Exotic mammal anesthesia (Proceedings)


The biggest concern with all exotic animals under anesthesia is hypothermia. Other main concerns include airway access, intravenous access, pain management, and hemorrhage.

The biggest concern with all exotic animals under anesthesia is hypothermia. Other main concerns include airway access, intravenous access, pain management, and hemorrhage.

Their body mass to surface area ratio is so small that they become much colder than the average small animal patient. Warming devices include heating pads, warming disks (SnuggleSafes), warm bags of fluids, warm blankets, heating lamps, and forced air warmers (Bair Huggers).

Some exotic species are very difficult to intubate, and instead of spending time attempting to intubate, a mask is used to maintain inhalant anesthesia. The specific benefits of intubation are a reduction of waste gas exposure for employees, the ability to administer positive pressure ventilation, and less bulky equipment around the patient's face. Each patient should have the options considered and a decision made about attempting intubation or not.

Many exotic animals are so small that intravenous access is very difficult to accomplish and may not be possible in some cases. Depending on the procedure and the species, it may be beneficial or even necessary. IV access during a procedure is helpful for administration of fluids, antibiotics, analgesics, and CPR drugs. Keeping IV catheters in place as long as possible after a procedure is recommended for continued administration of fluids, or to reverse anesthetic drugs if necessary. If intravenous catheterization is not possible, intraosseous catheterization may be considered. Drugs and fluids can be administered intraosseously. Care should be given when administering large volumes through this route. Subcutaneous fluid administration is another option for animals in which we are unable to get an IV catheter.

Pain management is another consideration in these species. We are limited with how much knowledge we have of certain species, and sometimes it is very difficult to assess pain status because certain species are especially good at masking their pain. Consideration should be given to drugs that are able to be reversed.

Hemorrhage is much more significant with exotic animals due to their small blood volume. For more invasive procedures, blood volumes should be calculated for each patient. Blood loss should be replaced with crystalloids (lactated Ringer's solution) at approximately 2 – 3 times the volume lost or with colloids (hetastarch or Oxyglobin) one to one with the volume lost. In some cases the clinician may want to consider having another animal of the same species ready to donate blood if needed.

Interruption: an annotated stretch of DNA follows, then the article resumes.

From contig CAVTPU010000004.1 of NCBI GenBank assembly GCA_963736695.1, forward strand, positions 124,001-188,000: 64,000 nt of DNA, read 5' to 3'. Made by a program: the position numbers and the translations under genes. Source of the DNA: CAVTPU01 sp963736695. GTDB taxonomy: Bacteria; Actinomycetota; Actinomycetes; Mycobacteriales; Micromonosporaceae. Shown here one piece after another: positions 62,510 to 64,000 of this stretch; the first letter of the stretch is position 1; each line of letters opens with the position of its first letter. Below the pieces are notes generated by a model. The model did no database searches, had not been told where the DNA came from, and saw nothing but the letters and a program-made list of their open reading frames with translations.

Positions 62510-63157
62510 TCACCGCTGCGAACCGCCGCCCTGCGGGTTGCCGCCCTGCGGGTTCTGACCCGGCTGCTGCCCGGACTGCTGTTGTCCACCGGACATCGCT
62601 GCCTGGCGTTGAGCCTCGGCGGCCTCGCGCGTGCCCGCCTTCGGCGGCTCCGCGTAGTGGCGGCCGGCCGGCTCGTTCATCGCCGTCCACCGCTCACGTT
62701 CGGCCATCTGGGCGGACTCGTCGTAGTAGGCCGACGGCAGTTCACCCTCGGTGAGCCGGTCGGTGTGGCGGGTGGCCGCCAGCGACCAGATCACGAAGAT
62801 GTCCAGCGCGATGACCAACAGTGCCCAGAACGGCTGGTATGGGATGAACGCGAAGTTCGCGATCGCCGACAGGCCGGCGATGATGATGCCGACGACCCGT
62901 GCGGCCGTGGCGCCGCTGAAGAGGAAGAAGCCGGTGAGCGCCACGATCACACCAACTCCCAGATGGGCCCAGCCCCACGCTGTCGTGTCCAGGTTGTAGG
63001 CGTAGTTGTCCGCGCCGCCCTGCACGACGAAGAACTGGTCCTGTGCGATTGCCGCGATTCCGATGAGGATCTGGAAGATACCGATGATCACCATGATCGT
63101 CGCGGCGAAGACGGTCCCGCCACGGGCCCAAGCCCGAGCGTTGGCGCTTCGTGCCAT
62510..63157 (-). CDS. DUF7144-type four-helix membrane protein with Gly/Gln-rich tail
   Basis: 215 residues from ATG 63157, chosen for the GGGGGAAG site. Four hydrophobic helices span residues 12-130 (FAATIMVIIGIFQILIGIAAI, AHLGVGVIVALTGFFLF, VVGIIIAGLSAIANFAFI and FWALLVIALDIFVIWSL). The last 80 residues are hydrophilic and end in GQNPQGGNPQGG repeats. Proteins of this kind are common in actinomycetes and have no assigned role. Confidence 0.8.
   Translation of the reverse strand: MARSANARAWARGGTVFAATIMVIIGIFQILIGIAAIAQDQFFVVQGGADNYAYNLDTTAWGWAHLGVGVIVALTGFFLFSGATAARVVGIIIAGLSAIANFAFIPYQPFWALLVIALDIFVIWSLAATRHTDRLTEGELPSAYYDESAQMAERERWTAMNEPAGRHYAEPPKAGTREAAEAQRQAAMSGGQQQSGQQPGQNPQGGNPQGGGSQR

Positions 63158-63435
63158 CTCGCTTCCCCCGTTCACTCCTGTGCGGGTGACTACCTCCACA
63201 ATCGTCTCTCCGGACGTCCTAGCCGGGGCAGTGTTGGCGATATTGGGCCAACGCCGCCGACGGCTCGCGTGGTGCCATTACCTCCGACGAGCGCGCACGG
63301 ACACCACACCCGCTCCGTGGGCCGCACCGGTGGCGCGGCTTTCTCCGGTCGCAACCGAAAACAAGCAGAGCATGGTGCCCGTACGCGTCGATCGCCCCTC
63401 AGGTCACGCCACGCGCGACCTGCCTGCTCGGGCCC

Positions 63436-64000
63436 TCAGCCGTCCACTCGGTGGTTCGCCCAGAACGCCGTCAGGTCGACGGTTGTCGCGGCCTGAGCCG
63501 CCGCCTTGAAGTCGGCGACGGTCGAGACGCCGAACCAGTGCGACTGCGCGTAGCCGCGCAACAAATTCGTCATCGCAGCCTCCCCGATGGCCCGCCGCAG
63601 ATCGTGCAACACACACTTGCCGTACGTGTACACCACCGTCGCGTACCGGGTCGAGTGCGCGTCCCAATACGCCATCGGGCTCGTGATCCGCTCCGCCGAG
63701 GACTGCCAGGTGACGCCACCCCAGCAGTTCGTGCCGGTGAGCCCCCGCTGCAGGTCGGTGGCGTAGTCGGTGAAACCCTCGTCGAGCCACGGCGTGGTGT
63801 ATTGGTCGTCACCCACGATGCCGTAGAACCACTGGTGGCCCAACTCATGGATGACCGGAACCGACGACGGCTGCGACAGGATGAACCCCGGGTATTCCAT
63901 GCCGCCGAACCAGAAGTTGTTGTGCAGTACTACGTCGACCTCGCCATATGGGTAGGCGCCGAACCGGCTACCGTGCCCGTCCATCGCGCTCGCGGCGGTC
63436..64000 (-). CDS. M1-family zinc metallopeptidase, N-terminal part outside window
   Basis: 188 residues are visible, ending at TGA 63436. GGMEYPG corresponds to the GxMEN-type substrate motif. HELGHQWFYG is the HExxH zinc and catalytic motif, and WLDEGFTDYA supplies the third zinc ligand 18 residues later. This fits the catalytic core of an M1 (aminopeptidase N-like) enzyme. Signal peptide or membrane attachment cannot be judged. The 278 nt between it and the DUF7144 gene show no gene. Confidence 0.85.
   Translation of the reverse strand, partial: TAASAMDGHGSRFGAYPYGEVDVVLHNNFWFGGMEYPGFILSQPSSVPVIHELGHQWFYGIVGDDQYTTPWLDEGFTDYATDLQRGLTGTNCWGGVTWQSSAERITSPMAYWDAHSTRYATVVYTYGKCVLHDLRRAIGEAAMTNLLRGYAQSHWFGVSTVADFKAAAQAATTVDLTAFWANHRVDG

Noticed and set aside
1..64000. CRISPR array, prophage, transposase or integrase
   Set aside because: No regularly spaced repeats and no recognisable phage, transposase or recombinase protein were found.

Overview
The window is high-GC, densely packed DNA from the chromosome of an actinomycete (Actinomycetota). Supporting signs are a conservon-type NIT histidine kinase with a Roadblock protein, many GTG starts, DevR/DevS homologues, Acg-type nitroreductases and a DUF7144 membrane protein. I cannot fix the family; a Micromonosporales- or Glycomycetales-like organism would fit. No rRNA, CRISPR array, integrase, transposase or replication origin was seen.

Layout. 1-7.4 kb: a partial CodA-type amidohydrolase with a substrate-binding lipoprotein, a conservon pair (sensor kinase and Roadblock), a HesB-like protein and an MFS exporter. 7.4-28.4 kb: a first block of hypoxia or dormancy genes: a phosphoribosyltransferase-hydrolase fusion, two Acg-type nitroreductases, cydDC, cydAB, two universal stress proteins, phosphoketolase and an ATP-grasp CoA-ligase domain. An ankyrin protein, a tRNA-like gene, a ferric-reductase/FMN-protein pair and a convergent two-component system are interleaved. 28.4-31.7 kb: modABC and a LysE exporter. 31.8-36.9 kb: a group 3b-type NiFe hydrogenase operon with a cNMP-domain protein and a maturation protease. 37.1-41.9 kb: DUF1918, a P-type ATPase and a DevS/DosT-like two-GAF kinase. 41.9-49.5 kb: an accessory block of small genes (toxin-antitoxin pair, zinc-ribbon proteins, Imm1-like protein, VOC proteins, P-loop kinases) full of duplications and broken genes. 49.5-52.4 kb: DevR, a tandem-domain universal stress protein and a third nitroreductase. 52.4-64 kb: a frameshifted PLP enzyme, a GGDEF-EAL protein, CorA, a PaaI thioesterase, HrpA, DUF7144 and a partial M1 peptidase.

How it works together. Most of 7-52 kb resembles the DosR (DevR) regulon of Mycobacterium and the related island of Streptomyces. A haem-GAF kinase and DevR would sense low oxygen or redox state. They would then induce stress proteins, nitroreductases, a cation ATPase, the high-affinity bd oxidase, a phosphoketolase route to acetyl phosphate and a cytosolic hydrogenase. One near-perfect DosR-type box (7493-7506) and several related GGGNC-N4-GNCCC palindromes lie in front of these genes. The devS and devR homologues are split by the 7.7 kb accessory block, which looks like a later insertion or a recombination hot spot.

Sevoflurane is our inhalant anesthetic of choice for exotic animals because it allows for rapid changes in anesthetic depth. Isoflurane is also a safe choice for inhalant anesthetic in exotic animals and less expensive than sevoflurane. Use of sevoflurane is only possible with sevoflurane compatible vaporizers.

Monitoring of exotic animals can be more difficult than in most small animals. Due to their small size, many monitors are unable to give accurate measurements and readings. We generally try to monitor HR, RR, and temperature in all animals. Electrocardiogram (ECG) can be measured by attaching clips to the skin. However, some exotic animals have very friable skin so we use gauze to pad the ECG clips or even needles through the skin with ECG clips attached to the needles. Pulse oximeters are very helpful, however often they will not read, because the pressure of the probe compresses the blood flow through the tissue at that point. Small probes are available but can sometimes be hard to obtain. Blood pressure monitoring is definitely recommended when possible. Most exotic animals are too small to make this possible. Applying a Doppler to a foot or even attaching it near the patient's heart can serve as a good heart rate monitor. Temperature should be monitored even if just occasionally throughout a procedure to facilitate appropriate warming.

The recovery period for exotic animals is especially critical. Temperature, respiratory rate, and heart rate should be monitored throughout recovery until after extubation. If recovery is prolonged, a blood glucose level should be checked in order to supplement if necessary. All exotic animals should be offered food as soon as possible once awake (procedure allowing). Fluid administration may be required during this period. Reversal of certain anesthetic drugs may allow for a smoother and quicker recovery in some cases.


The different species that we most commonly see are rats, mice, and guinea pigs. Common procedures performed on these species are ovariohysterectomies, mass removals, and cystotomies. Premedications can be given into the lumbar muscle of bigger rodents or the quadriceps muscle. Intravenous catheterization is possible in rodents via a cephalic, saphenous, or lateral tail vein in rats and mice. Intraperitoneal is another option for fluid administration when IV access is not possible.

Induction of anesthesia is possible with injection (IV or IM) or via mask using inhalant anesthesia. Intubation is not always possible in rodents. Some larger rodents can be intubated using a small IV catheter as the endotracheal tube. Often, inhalation anesthesia with a mask is the easiest method of maintaining general anesthesia. Monitoring of rodents under anesthesia is tricky due to the small size of the patients and should include HR, RR, temp. Two Dopplers are frequently applied to our smallest rodents since we typically lose one or two monitors while moving patients into the OR.

The recovery period is typically very brief in the healthy rodent. Ideally they are up and moving around and eating shortly after recovering. Re-warming is usually necessary during recovery due to their small size. Sometimes during the recovery period fluid administration is required, in addition to analgesics, or glucose supplementation.